Fenestration without the frustration

John Whalley of Nationwide Windows & Doors discusses the latest fenestration trends in new builds.

With calls to ‘fix the broken housing market’ in the headlines, and senior ministers urging the Government to take advantage of record low interest rates and borrow to invest in new homes – up to 300,000 every year – new build is now firmly under the spotlight.

Record profits for major housebuilders and Theresa May’s £2bn affordable home pledge are no doubt injecting a sense of urgency and requirement for innovation within the new build supply chain. Fast moving markets require investment to meet demand for volume, while keeping the focus on consistent quality and seamless service. Being a single supply partner able to offer multiple solutions appears to be proving key to achieving a lean and efficient supply chain.

Trend spotting

One of the most significant trends in the fenestration market over the last few years has been the demand from housebuilders and developers for a ‘one stop shop’. The variety of housing now being constructed on many sites demands a mix of door and window solutions. Larger developments generally have a combination of single dwelling homes and multiple occupancy dwellings, which in turn require not only different product styles but also different materials.

For example, aluminium entrance systems are best for high traffic areas, while PVCu can be more cost-effective and versatile to match the build style of the rest of the homes. Naturally, the door and window specifications for high end multi-million pound homes are different to affordable housing. Add to this cavity closers, curtain walling, the legal requirements for fire doors and security considerations through next generation hardware and composite doors, and the complexity of the door and window solutions required for even one new build site is evident. Traditionally, a housebuilder would have to use multiple suppliers to fulfil all these requirements, but through the investment in manufacturing, product development and range expansion, some single suppliers are able to meet all these demands.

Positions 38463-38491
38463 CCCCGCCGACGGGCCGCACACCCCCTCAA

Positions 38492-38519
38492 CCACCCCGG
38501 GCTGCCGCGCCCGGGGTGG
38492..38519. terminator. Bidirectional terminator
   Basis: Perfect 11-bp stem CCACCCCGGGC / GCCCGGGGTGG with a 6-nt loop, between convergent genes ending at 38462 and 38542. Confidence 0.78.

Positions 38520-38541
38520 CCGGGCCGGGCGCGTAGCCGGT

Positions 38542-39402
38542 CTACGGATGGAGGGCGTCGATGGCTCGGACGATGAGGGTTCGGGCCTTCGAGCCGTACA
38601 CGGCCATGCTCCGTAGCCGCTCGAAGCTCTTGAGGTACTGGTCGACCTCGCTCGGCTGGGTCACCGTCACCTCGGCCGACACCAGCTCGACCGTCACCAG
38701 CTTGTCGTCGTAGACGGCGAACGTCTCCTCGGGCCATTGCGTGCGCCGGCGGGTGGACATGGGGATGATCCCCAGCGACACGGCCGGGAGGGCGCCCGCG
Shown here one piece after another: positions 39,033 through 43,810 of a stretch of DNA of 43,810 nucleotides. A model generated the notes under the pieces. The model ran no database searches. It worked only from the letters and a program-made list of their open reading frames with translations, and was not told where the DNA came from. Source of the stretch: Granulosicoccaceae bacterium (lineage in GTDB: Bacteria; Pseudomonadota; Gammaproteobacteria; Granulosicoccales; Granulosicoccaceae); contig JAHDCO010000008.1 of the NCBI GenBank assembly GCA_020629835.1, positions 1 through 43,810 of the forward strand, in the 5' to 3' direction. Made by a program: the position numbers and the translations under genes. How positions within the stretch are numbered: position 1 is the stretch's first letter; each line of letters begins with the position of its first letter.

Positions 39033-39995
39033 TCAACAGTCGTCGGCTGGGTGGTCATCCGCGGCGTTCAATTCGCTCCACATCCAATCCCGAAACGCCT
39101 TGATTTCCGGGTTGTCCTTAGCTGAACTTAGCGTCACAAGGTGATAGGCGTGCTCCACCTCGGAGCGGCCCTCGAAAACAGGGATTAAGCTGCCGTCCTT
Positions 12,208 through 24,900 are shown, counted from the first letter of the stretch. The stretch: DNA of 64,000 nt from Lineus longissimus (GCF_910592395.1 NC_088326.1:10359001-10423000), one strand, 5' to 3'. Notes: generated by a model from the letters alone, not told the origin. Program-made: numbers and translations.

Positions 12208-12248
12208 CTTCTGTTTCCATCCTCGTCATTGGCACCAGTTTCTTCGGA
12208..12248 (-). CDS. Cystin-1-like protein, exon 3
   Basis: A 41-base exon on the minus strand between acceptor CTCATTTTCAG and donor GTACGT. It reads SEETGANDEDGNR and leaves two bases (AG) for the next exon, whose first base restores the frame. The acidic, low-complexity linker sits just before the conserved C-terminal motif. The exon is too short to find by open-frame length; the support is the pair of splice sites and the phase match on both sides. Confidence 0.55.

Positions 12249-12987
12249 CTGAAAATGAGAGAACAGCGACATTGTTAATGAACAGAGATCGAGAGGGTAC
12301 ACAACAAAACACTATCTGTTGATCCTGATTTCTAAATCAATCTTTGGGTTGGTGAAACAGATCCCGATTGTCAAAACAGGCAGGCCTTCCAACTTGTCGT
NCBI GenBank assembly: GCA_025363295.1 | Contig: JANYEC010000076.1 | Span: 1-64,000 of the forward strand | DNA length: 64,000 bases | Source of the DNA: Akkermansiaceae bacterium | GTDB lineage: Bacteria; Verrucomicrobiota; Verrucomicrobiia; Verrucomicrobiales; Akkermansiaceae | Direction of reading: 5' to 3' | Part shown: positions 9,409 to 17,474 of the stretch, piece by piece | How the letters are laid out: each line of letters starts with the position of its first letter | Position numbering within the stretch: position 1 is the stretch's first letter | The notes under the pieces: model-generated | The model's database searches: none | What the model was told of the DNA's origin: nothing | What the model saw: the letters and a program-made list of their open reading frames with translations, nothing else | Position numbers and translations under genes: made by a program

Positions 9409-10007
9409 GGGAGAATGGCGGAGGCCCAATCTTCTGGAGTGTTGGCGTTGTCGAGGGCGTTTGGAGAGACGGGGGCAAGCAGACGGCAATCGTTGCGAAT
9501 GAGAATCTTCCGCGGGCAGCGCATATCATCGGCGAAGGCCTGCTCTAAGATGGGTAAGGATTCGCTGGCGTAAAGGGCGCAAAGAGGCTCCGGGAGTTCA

Although the 1980s saw the introduction of first generation PVCu whitewash our buildings and homes, colour is now a major driver. In fact, one in four windows in the UK is now coloured, with RAL7016 Anthracite Grey proving particularly popular. That said, through product development and investment in coating, painting and drying technologies, almost any colour and finish is now available. There has even been a blurring of lines between aesthetics and materials, such as smooth grained anthracite grey PVCu windows that look exactly like aluminium. When it comes to desire for urban design, there’s also been growth in demand for long, slimline glass cassettes within full height doors which have a European feel to them.


Secured By Design (SBD) is a passport for any door and window supplier working in new build and, along with many accreditations, is hugely important. Not only does it offer peace of mind to homeowners who will eventually move into the property, SBD products can help keep live build sites safe too.

Supplying housebuilders is hard, with margins often tight, so it’s critical that suppliers have a deep understanding of the sector, develop close, collaborative relationships and invest in product ranges, infrastructure and IT that allows them to provide the right products at the right time, every time.

John Whalley is managing director of Nationwide Windows & Doors